Two articles on PainSci cite Rocha 2007: 1. Massage Therapy for Bruxism, Jaw Clenching, and TMJ Syndrome 2. The Complete Guide to Trigger Points & Myofascial Pain
PainSci notes on Rocha 2007:
In 2007, these researchers found that “in 56% of patients with tinnitus and MTPs, the tinnitus could be modulated by applying digital compression of such points, mainly those of the masseter muscle.” And how many people with tinnitus had trigger points? Quite a few. The researchers found “a strong correlation between tinnitus and the presence of MTPs in head, neck and shoulder girdle.”
original abstract †Abstracts here may not perfectly match originals, for a variety of technical and practical reasons. Some abstacts are truncated for my purposes here, if they are particularly long-winded and unhelpful. I occasionally add clarifying notes. And I make some minor corrections.
Tinnitus is a multifaceted symptom that may have many causes (otologic, neurological, metabolic, pharmacological, vascular, musculoskeletal and psychological) several of which often occur in the same patient. Tinnitus can often be modulated by different kinds of stimuli. In this chapter we describe the results of a study of modulation of tinnitus from stimulation of myofascial trigger points (MTPs). MTPs are small hypersensitive areas in palpable taut bands of skeletal muscles found in patients with the myofascial pain syndrome where stimulation of MTPs causes local and referred pain. We found a strong correlation between tinnitus and the presence of MTPs in head, neck and shoulder girdle (p<0.001). In 56% of patients with tinnitus and MTPs, the tinnitus could be modulated by applying digital compression of such points, mainly those of the masseter muscle. The worst tinnitus was referred to the side that had the most MTPs (p<0.001); Compression of the trigger point on the same side as the tinnitus was significantly more effective than the opposite side in six out of nine of the studied muscles. Compression of MTPs was most effective in patients who have had chronic pain earlier in the examined areas.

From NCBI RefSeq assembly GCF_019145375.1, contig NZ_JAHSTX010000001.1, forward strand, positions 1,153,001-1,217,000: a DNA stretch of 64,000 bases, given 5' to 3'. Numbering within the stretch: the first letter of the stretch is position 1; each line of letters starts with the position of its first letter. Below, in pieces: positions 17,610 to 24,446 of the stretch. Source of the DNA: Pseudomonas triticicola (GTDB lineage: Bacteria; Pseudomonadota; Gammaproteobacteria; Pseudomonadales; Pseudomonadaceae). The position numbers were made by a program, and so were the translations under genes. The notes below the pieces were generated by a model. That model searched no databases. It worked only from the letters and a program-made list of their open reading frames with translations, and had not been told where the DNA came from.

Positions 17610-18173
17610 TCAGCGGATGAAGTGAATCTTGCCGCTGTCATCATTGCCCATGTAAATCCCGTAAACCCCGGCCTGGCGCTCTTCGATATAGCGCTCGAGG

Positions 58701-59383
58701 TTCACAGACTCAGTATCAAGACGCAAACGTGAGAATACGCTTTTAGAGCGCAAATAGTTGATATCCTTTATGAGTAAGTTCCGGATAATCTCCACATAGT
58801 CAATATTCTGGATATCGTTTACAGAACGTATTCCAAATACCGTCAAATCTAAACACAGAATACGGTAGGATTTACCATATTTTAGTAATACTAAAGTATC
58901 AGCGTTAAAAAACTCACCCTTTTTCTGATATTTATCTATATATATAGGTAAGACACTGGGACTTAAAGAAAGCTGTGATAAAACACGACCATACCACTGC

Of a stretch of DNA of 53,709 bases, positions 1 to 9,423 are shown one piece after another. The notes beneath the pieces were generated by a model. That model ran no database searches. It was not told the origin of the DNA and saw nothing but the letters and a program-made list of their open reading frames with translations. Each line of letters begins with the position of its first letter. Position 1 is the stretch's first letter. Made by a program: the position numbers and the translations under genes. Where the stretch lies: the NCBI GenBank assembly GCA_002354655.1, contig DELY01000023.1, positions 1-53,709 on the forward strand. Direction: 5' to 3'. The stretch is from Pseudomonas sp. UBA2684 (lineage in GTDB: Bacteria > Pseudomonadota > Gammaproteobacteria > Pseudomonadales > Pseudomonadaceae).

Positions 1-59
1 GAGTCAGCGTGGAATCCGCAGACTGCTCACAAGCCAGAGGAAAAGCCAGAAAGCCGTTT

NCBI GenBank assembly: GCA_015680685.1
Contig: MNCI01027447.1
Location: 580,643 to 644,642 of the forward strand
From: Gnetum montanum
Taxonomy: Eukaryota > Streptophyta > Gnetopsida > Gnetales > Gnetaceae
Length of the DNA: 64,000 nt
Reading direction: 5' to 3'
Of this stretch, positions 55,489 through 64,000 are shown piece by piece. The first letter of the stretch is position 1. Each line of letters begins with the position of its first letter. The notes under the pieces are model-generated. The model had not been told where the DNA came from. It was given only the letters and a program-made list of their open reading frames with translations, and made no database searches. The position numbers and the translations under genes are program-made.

- “Referred pain from muscle trigger points in the masticatory and neck-shoulder musculature in women with temporomandibular disoders,” César Fernández-de-Las-Peñas, Fernando Galán-Del-Río, Cristina Alonso-Blanco, Rodrigo Jiménez-García, Lars Arendt-Nielsen, and Peter Svensson, Journal of Pain, 2010.
This page is part of the PainScience BIBLIOGRAPHY, which contains plain language summaries of thousands of scientific papers & others sources. It’s like a highly specialized blog. A few highlights:
- No long-term effects after a three-week open-label placebo treatment for chronic low back pain: a three-year follow-up of a randomized controlled trial. Kleine-Borgmann 2022 Pain.
- Exercise and education versus saline injections for knee osteoarthritis: a randomised controlled equivalence trial. Bandak 2022 Ann Rheum Dis.
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- A double-blinded randomised controlled study of the value of sequential intravenous and oral magnesium therapy in patients with chronic low back pain with a neuropathic component. Yousef 2013 Anaesthesia.
- Is Neck Posture Subgroup in Late Adolescence a Risk Factor for Persistent Neck Pain in Young Adults? A Prospective Study. Richards 2021 Phys Ther.